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Even though Toshiba and its partners have sold about a million of HD DVD players in the USA alone and attach rates of those players are quite high, an analyst from Gartner research firm said that HD DVD has less than a year left and Blu-ray disc (BD) have won the war of new-generation video disc formats.

“Gartner believes that Toshiba’s price-cutting may prolong HD DVD’s life a little, but the limited line-up of film titles will inflict fatal damage on the format. Gartner expects that, by the end of 2008, Blu-ray will be the winning format in the consumer market, and the war will be over,” wrote analyst Hiroyuki Shimizu in Gartner's Semiconductor DQ Monday Report.

Many observers agree with Mr. Shimizu after Time Warner’s owned studios decided to support Blu-ray disc format exclusively and cease to release movies on HD DVD media starting from mid-2008. Shortly after the announcement of Time Warner, Toshiba slashed prices on HD DVD players to make them more appealing for consumers.

But while Blu-ray can enjoy generally good positions on the market this time, a lot of analysts are sure that in future there will be hybrid players and drives that will be compatible with both BD and HD DVD along with natural support for CD and various DVD specifications. Back in the days not all DVD devices were compatible with various versions of the standard, such as DVD-, DVD+, DVD-RAM, DVD-RW and so on, but nowadays all the specs are supported by popular drives. Given that there are still loads of HD DVD movies on the market and many already acquired by early adopters, later on such people will be primarily interested in unified devices, which means that manufacturers will have to follow them.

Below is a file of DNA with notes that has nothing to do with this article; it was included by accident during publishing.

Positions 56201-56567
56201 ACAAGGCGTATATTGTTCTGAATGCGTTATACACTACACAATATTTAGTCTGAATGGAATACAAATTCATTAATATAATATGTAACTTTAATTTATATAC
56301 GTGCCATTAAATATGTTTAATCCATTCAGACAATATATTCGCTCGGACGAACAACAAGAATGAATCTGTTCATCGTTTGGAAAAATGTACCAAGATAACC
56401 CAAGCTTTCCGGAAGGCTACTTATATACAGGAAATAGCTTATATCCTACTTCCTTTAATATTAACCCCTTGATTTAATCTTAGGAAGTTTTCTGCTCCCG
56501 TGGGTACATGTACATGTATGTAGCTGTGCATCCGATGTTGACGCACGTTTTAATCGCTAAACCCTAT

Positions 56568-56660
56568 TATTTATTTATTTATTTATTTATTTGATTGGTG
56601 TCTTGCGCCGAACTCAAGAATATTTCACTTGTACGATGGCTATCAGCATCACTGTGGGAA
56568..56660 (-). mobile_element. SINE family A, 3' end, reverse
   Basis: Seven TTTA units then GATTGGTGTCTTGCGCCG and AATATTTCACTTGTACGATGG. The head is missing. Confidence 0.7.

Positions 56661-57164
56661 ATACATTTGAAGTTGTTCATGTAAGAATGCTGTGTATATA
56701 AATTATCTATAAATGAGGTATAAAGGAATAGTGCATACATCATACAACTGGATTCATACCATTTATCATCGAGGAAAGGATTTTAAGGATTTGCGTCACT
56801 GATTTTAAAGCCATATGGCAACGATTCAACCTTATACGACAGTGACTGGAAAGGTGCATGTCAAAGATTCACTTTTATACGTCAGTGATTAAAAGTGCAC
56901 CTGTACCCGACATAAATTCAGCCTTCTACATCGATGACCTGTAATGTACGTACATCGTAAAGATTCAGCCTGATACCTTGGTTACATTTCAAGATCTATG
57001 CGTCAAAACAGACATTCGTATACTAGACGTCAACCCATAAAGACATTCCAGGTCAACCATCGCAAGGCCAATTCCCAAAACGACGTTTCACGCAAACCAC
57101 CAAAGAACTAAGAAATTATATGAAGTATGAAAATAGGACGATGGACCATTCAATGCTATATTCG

While both Blu-ray disc (BD) and HD DVD offer a lot of storage space for additional content, only HD DVD offered a comprehensible amount of additional interactive and non-interactive features until recent launch of Blu-ray disc players and movies featuring profile 1.1 spec that supports picture-in-picture function. The latter allows to watch a movie while simultaneously listen to director’s comments or the way the particular scene was filmed. Nevertheless, even with PiP Blu-ray could not offer the same functionality as some HD DVDs due to the lack of some other additional features.

The BD Live is projected to close the gap with HD DVD by offering Internet connectivity to allow downloading of additional content as well as Java-based games in addition to some other Java-based features that content providers may enable. Unfortunately for owners of first-generation the Blu-ray disc players, the vast majority of such devices may not be firmware upgradeable to Blu-ray profiles 1.1 and 2.0 due to lack of Internet connectivity as well as enough processing power, which means that early adopters of Blu-ray will have to get new players to take advantage of additional features that the forthcoming discs will have.

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